Archaeologists recently made a huge discovery in Idaho: a blade-like tool made of rock. What’s the big deal? It turns out the blade is more than 13,500 years old, proving that people have lived in the area at least a few thousand years longer than experts previously thought. Thousands of years after the blade’s makers lived, other Native American tribes including the Nez Perce, Coeur d’Alene, Kootenai, Shoshone, Bannock, and Blackfeet lived on the land.
The first non-native people known to have reached this land were American explorers Meriwether Lewis and William Clark, who crossed through in 1805. Both the United States and Great Britain claimed the region until 1846, when the two governments signed the Oregon Treaty, transferring ownership to America. The land became part of the Oregon Territory, then part of the Washington Territory. But once settlers discovered gold there in 1860, thousands rushed in, and in 1863 Idaho became its own territory. Seventeen years later, in 1890, Idaho became the 43rd state.
The Coeur d’Alene, Kootenai, Nez Perce, Shoshone-Paiute, and Shoshone-Bannock tribes still live in Idaho today.
WHY’S IT CALLED THAT?
When officials first suggested Idaho’s name, some people thought it came from a Native American word meaning “gem of the mountains.” But it turns out the word “Idaho” was actually made up!
The nickname the Gem State might have grown out of the myth of the state’s name. It may also refer to the many precious metals and gems mined in the mountains of the state, including star garnet (the state gem.)
GEOGRAPHY AND LANDFORMS
Idaho can be divided into three major geographical regions. The Rocky Mountains region rises across the north and center of the state. It includes Borah Peak, the state’s highest point at an often snowy 12,662 feet, as well as the “panhandle” in the narrow, northernmost part of the state. This region also has deep river-cut canyons and glacial trenches. That includes Hells Canyon, the deepest gorge in North America. It’s even deeper than the Grand Canyon!
The Columbia Plateau spreads across the southern part of the state. Volcanic eruptions that occurred between 15,000 and 2,000 years ago made this area almost entirely flat, with a few mountains.
The Basin and Range Province lies in southeast Idaho, with valleys with grassy plateaus. It also contains part of the fertile Bear River basin and some high ridges.
Idaho’s mammals can be big: Black bears, moose, bighorn sheep, and woodland caribou are all found in this state. So can smaller animals, such as Idaho pocket gophers and Idaho ground squirrels. And don’t forget the 400 species of birds. Yellow-billed cuckoos, great horned owls, downy woodpeckers, Lincoln’s sparrows, and bobolinks (a small blackbird) fly across the region.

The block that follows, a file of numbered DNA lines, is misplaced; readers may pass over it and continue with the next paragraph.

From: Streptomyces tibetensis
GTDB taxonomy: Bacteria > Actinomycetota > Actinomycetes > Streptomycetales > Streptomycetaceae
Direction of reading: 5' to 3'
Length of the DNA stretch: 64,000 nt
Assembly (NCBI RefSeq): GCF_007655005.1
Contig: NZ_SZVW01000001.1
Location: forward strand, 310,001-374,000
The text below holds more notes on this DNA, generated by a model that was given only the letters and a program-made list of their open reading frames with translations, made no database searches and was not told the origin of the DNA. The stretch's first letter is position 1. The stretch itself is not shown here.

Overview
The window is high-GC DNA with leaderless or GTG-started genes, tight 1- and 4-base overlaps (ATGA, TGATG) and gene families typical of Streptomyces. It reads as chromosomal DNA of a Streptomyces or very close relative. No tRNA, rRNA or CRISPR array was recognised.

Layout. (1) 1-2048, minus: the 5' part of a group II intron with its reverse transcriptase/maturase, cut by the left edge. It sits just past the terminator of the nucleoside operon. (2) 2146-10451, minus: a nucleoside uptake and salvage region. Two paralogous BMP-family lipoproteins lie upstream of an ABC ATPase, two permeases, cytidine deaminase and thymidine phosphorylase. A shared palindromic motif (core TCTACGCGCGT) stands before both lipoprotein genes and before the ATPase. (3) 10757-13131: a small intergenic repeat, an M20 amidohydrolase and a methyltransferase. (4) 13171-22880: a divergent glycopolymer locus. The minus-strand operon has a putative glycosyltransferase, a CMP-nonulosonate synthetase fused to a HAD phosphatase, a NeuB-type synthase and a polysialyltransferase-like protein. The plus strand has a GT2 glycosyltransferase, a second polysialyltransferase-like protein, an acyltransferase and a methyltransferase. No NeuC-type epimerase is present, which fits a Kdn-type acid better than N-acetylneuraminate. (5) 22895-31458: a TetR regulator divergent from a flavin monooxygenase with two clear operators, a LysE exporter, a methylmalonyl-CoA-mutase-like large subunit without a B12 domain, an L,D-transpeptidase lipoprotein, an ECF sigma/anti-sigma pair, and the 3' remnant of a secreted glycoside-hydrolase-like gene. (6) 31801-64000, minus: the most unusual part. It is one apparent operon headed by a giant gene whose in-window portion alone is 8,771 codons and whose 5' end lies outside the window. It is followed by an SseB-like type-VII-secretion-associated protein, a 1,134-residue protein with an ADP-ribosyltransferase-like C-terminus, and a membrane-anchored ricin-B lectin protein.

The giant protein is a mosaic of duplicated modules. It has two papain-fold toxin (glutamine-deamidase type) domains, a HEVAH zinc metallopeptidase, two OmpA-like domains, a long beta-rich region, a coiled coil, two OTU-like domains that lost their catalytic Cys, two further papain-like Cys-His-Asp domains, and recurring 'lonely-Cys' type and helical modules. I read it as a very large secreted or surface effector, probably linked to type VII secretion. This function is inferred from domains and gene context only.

A few of the area’s amphibians include Idaho giant salamanders, Coeur d’Alene salamanders, and tailed frogs, and reptiles such as painted turtles, northern alligator lizards, and western terrestrial garter snakes crawl and slither through the state.
Idaho has the largest stand of western white pines in North America, and it’s also home to the world’s tallest western white pine (219 feet—taller than Cinderella’s castle at Disney World!) Other common Idaho trees are Douglas fir, western hemlock, ponderosa pine, and western redcedar. Idaho trillium, pinkfairies, orange daylily, sticky purple geranium, and crown-vetch are a few of the colorful wildflowers that grow throughout the state.
Though “the Gem State” might come from a fake word, the state is actually full of gems. Idaho produces 72 types of gemstones, including rare star garnets, amethysts, rubies, and diamonds. The state is also known for mining silver, zinc, lead, and travertine, a type of marble.
—At the Idaho Potato Museum in Blackfoot, visitors can get a tuber-themed tour about one of the state’s best known crops. The museum is easy to spot—there’s a giant baked potato statue in front of it!
—Idaho’s famous potatoes have inspired some weird treats. Made with vanilla ice cream that’s coated in cocoa and topped with whipped cream, “ice cream potatoes” look like baked potatoes with sour cream. And one candy company makes a treat called the “Idaho Spud.” It’s a marshmallow covered in chocolate and coconut!
—Craters of the Moon National Monument and Preserve in central Idaho feels like a lunar walk, but it’s actually a massive, dried lava flow that formed over thousands of years. The eight eruptions that created the lava field took place about every 2,000 years … and it’s about time for another one since this volcano is dormant, not dead.
—Sacagawea, the Native American guide for explorers Lewis and Clark, was born in what is now Idaho.
—The old mining town of Silver City looks almost exactly the way it did more than a hundred years ago. Today it’s a tourist stop, but in the 1860s its mines produced at least $60 million worth of precious metals. Visitors can stay in the same hotel where old-time miners slept.